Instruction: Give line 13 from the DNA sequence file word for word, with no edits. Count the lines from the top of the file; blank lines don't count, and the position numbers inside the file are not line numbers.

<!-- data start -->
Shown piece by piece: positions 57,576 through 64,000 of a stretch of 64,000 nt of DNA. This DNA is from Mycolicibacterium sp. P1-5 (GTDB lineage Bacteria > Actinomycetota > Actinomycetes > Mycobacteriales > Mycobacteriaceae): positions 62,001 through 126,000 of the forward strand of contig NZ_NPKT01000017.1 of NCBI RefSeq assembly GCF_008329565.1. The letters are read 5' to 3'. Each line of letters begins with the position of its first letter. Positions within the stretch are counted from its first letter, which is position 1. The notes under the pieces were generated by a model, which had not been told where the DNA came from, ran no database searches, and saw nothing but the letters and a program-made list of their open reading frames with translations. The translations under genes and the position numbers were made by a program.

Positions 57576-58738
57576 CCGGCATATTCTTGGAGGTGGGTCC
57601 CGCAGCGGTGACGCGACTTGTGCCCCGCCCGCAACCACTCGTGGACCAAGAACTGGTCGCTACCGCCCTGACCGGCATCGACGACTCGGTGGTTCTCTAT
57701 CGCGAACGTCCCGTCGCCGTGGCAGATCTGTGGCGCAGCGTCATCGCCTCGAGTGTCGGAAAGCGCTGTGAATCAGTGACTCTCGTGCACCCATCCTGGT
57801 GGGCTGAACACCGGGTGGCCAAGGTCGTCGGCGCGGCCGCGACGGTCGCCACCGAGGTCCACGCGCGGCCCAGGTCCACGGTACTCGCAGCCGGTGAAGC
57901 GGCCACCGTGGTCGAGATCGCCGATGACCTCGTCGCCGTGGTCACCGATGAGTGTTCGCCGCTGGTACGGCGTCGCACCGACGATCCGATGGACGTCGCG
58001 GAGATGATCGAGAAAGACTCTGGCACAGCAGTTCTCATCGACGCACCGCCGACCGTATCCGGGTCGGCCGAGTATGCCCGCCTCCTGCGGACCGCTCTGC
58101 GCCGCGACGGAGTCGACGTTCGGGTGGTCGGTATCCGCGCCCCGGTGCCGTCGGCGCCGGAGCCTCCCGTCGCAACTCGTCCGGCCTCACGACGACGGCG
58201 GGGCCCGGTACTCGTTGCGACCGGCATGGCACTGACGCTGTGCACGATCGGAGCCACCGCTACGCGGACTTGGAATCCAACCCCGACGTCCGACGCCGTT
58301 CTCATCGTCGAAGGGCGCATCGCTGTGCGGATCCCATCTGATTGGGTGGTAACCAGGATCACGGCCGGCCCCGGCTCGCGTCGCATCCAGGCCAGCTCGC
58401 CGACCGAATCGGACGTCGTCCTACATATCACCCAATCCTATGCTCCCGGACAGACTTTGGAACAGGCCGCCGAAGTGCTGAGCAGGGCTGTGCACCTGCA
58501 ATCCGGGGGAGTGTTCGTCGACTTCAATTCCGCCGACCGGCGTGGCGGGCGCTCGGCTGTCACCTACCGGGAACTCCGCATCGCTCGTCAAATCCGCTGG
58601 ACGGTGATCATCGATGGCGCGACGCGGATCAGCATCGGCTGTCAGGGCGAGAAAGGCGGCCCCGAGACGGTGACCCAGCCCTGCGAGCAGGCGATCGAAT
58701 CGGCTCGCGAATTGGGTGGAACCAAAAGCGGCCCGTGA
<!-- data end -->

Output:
58501 ATCCGGGGGAGTGTTCGTCGACTTCAATTCCGCCGACCGGCGTGGCGGGCGCTCGGCTGTCACCTACCGGGAACTCCGCATCGCTCGTCAAATCCGCTGG